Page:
Atlanta Constitution, January 31, 1907. “Undersized,” hey? Well, you never know who the Big Fella is gonna deputize to serve His mysterious ways. And someone was definitely looking out for Harry Howard when that angry mob came knocking. Shooting four guys and burning down the billiard hall would have been a pretty strong case for ol’ Judge Lynch in Wild West Virginia circa 1907.
New Hampshire Sentinel, January 27, 1827. Gee, I wonder what their problem was?
Chicago Inter-Ocean, August 11, 1874. It was strongly talked of, see? It was not the passing subject of gay badinage and persiflage, nor something obliquely alluded to in a manner that went over the heads of most. The talk of lynching was strong.
New York Herald, April 4, 1892. If the otherwise “quiet and inoffensive” Gid Crane of Texas was ostensibly willing to play along with the blue gum mystique, he was playing a pretty dangerous game, as this horrific item illustrates. Again, the parallels to identifying/being indentified as a witch are pretty strong here. I’m puzzled by the above assertion that “few have ever been found who have ever seen such a person.” Our Northern correspondent must not have kept very close track of the Southern press, because BGNs were in the news all the time. Read More »
Ths Brattleboro, Vermont, Reporter, June 14, 1806. Hoo boy, heref a meffed-up ftory about a terrfically unhappy family. Bafically a confpiracy of children to kill their drunken, violent old man before he killed again. Gotta feel forry for the kidf, though my guess is the teenage murdereff probabaly fwung for thif. Read More »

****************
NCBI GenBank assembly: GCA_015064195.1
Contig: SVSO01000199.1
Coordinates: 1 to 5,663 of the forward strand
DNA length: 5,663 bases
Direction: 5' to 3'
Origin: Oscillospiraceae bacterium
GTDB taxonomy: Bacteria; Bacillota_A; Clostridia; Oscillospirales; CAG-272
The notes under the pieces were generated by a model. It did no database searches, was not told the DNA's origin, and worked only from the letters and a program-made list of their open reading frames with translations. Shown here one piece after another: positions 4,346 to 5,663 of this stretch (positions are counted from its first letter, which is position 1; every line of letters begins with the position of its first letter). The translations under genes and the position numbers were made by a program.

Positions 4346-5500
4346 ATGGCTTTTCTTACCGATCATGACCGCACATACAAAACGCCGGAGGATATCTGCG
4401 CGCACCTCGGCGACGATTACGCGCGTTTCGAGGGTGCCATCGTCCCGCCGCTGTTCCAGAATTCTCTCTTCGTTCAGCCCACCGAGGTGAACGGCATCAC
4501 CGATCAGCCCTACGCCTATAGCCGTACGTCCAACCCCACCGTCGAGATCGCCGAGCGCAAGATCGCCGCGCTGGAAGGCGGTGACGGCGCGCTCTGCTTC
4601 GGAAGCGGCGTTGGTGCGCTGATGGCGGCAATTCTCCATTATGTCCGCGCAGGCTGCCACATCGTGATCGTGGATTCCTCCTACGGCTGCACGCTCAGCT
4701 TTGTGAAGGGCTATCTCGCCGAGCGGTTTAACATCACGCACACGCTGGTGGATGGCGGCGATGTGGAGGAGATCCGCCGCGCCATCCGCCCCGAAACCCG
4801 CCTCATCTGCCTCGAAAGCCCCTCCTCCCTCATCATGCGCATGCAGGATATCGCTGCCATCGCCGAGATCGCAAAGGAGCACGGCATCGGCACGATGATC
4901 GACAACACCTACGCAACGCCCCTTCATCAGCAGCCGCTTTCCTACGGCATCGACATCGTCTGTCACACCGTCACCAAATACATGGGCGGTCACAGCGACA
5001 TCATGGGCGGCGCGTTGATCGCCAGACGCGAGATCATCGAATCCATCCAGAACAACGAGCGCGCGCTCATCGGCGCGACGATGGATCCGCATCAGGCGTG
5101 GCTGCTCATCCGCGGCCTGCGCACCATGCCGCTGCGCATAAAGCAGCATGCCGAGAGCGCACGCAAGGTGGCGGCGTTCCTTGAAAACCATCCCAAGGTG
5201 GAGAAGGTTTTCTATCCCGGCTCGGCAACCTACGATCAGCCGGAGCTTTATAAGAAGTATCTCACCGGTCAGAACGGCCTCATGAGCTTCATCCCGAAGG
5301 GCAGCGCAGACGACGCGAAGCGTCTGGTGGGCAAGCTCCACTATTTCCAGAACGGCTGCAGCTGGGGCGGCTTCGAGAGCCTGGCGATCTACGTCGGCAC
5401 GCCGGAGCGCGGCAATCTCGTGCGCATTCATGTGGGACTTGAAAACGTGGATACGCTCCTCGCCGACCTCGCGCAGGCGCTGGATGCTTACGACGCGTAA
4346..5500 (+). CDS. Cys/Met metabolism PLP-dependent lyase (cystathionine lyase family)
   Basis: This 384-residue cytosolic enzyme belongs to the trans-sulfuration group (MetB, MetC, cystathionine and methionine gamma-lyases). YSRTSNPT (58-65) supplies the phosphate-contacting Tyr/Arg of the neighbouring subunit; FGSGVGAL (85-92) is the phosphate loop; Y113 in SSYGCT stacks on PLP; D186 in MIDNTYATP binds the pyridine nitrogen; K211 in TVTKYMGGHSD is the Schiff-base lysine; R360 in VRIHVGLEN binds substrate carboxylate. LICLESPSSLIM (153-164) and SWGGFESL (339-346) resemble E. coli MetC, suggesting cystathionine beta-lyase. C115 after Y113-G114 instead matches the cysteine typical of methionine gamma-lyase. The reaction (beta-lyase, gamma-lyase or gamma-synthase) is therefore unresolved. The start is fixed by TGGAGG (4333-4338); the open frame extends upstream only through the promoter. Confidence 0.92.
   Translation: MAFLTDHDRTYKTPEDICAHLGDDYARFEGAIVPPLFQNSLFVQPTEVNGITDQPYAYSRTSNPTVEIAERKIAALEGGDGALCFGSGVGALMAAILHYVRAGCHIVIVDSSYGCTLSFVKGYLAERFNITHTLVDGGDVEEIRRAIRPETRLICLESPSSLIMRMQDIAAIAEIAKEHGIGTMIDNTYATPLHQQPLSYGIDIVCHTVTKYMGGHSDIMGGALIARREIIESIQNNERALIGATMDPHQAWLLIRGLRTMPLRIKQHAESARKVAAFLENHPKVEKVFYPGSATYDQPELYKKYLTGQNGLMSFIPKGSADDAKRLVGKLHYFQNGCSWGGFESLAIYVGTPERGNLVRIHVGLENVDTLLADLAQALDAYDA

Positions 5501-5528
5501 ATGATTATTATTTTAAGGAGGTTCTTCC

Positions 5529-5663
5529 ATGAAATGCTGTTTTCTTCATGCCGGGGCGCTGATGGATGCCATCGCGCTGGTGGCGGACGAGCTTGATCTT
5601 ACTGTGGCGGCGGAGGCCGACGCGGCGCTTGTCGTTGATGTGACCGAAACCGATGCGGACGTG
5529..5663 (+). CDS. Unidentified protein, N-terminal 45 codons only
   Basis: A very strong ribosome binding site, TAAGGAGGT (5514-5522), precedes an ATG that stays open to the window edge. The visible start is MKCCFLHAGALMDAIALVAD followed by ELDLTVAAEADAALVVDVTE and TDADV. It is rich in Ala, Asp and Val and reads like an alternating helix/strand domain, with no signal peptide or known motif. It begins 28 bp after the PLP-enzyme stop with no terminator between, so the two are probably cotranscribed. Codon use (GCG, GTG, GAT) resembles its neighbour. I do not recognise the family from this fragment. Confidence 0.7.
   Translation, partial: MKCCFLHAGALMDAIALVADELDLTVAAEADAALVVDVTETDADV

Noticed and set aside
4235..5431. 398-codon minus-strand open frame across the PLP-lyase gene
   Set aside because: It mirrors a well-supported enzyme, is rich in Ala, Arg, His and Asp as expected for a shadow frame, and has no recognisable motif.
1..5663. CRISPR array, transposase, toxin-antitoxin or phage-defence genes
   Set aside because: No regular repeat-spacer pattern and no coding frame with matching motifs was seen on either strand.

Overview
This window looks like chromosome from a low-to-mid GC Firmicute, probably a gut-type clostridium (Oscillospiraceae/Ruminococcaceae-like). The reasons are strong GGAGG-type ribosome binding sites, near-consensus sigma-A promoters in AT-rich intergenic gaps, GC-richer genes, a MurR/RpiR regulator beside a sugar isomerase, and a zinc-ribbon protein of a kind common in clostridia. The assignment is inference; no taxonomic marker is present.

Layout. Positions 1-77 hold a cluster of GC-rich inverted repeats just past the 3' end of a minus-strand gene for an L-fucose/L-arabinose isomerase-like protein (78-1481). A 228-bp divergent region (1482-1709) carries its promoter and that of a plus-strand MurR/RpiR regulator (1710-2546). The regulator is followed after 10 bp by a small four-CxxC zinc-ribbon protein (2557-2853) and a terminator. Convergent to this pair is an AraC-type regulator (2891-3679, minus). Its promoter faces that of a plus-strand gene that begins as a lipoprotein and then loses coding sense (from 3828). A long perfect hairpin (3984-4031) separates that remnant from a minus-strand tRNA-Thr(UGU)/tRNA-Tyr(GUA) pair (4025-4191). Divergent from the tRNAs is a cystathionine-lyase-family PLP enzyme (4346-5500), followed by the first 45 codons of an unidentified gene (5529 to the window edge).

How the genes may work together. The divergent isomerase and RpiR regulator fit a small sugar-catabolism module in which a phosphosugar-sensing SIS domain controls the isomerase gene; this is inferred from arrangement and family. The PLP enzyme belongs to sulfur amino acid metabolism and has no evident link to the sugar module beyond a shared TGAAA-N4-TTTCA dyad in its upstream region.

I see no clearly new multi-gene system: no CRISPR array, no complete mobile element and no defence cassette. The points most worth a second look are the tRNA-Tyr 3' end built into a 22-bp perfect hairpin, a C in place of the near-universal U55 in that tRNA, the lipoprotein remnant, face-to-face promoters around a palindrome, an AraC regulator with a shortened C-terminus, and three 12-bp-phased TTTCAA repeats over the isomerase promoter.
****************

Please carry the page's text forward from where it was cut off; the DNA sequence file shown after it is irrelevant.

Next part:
New York Times, October 4, 1854. There’ll always be some folks who just don’t cotton to the concept of eminent domain.
Chicago Tribune, May 1, 1898. Ah, the good old days, when lynching was a subject fit for the funny pages. Roll over, Bil Keane.
New York Tribune, March 25, 1899. This is another perennial story: the urban wife-beater rescued from a street mob by the police. The scenario differs from a rough music or white cap action in its spontaneity.
New York Tribune, April 17, 1899, and June 30, 1890, respectively. “White cap” was a standard synonym for vigilante. Makes it sound like Klan shit, but the white cap tradition preceded the KKK. The latter never were a terribly original bunch.
San Francisco Chronicle, May 31, 1892. Even if I blogged 24/7/365 strictly about wife-beating, I’d never live long enough to exhaust the available supply of these anecdotes about masked men enforcing community standards with a rope and a whip. As mentioned before, such incidents are part of an ancient tradition called the “rough music.” This one’s interesting for its ferocity plus the stipulation that it was the local gentry who were taking care of business. But when, I wonder, was the last time someone was tarred and feathered by his neighbors in this great country of ours?
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